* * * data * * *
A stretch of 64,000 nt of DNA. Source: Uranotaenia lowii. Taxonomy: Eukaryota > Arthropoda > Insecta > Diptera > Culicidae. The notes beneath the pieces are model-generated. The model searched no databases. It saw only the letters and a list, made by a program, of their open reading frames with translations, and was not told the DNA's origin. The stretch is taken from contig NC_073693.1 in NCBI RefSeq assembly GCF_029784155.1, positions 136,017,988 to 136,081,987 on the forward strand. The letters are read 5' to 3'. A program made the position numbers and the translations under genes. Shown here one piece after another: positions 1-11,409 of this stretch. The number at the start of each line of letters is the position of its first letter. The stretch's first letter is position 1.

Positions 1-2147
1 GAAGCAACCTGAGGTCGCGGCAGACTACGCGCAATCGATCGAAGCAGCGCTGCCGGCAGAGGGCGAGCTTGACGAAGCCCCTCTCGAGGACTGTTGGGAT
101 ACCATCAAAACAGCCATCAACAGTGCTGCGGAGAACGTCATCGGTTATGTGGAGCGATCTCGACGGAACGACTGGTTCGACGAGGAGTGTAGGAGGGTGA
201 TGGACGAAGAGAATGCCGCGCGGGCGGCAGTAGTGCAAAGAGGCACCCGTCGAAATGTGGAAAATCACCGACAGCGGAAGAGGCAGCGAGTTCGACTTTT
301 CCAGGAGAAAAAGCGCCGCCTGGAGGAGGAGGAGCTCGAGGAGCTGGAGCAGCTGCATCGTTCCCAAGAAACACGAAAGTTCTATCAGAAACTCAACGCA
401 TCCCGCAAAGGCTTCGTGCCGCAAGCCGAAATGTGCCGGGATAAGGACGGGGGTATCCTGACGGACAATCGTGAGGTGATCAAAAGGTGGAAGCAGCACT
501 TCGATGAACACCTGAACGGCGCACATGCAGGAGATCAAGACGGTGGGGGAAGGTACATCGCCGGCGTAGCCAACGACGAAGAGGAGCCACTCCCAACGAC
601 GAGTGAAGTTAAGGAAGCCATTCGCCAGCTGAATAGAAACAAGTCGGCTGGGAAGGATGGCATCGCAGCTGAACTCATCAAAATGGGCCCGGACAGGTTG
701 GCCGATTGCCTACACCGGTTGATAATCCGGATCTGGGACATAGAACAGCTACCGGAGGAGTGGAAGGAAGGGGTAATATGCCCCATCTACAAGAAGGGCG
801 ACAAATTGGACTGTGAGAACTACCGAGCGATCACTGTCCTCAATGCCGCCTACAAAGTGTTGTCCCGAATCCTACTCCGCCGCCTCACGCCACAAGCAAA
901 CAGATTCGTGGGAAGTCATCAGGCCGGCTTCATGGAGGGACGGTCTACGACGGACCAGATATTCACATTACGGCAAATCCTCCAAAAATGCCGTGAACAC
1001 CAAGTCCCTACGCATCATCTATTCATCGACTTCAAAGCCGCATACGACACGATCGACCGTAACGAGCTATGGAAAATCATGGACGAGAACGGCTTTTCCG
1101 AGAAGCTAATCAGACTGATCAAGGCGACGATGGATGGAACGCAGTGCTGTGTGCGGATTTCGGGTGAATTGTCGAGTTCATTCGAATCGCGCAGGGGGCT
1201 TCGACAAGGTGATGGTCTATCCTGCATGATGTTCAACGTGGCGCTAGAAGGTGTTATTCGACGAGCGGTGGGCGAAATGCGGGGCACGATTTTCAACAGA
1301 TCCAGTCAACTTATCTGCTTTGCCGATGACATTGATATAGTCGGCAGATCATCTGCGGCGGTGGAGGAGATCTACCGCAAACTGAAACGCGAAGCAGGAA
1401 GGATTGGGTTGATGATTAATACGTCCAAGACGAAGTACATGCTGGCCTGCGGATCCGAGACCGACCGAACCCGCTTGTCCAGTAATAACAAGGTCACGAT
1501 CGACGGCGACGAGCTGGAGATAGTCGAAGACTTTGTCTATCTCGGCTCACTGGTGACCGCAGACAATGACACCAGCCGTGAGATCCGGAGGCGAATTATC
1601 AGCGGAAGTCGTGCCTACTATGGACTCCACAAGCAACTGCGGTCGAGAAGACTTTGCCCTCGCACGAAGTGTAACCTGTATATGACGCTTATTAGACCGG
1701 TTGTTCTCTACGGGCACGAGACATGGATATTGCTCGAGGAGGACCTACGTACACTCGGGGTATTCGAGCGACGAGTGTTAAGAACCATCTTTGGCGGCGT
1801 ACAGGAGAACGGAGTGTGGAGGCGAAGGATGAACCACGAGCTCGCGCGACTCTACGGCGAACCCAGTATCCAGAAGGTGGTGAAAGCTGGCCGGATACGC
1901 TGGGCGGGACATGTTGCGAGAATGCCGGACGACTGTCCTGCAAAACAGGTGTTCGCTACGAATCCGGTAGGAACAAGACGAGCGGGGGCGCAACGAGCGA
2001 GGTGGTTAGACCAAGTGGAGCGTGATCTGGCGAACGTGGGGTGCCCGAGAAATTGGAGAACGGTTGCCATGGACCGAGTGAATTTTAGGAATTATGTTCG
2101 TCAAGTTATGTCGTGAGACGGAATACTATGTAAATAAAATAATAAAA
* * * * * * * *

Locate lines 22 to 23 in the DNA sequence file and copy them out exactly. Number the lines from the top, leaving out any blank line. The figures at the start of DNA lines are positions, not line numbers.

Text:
1901 TGGGCGGGACATGTTGCGAGAATGCCGGACGACTGTCCTGCAAAACAGGTGTTCGCTACGAATCCGGTAGGAACAAGACGAGCGGGGGCGCAACGAGCGA
2001 GGTGGTTAGACCAAGTGGAGCGTGATCTGGCGAACGTGGGGTGCCCGAGAAATTGGAGAACGGTTGCCATGGACCGAGTGAATTTTAGGAATTATGTTCG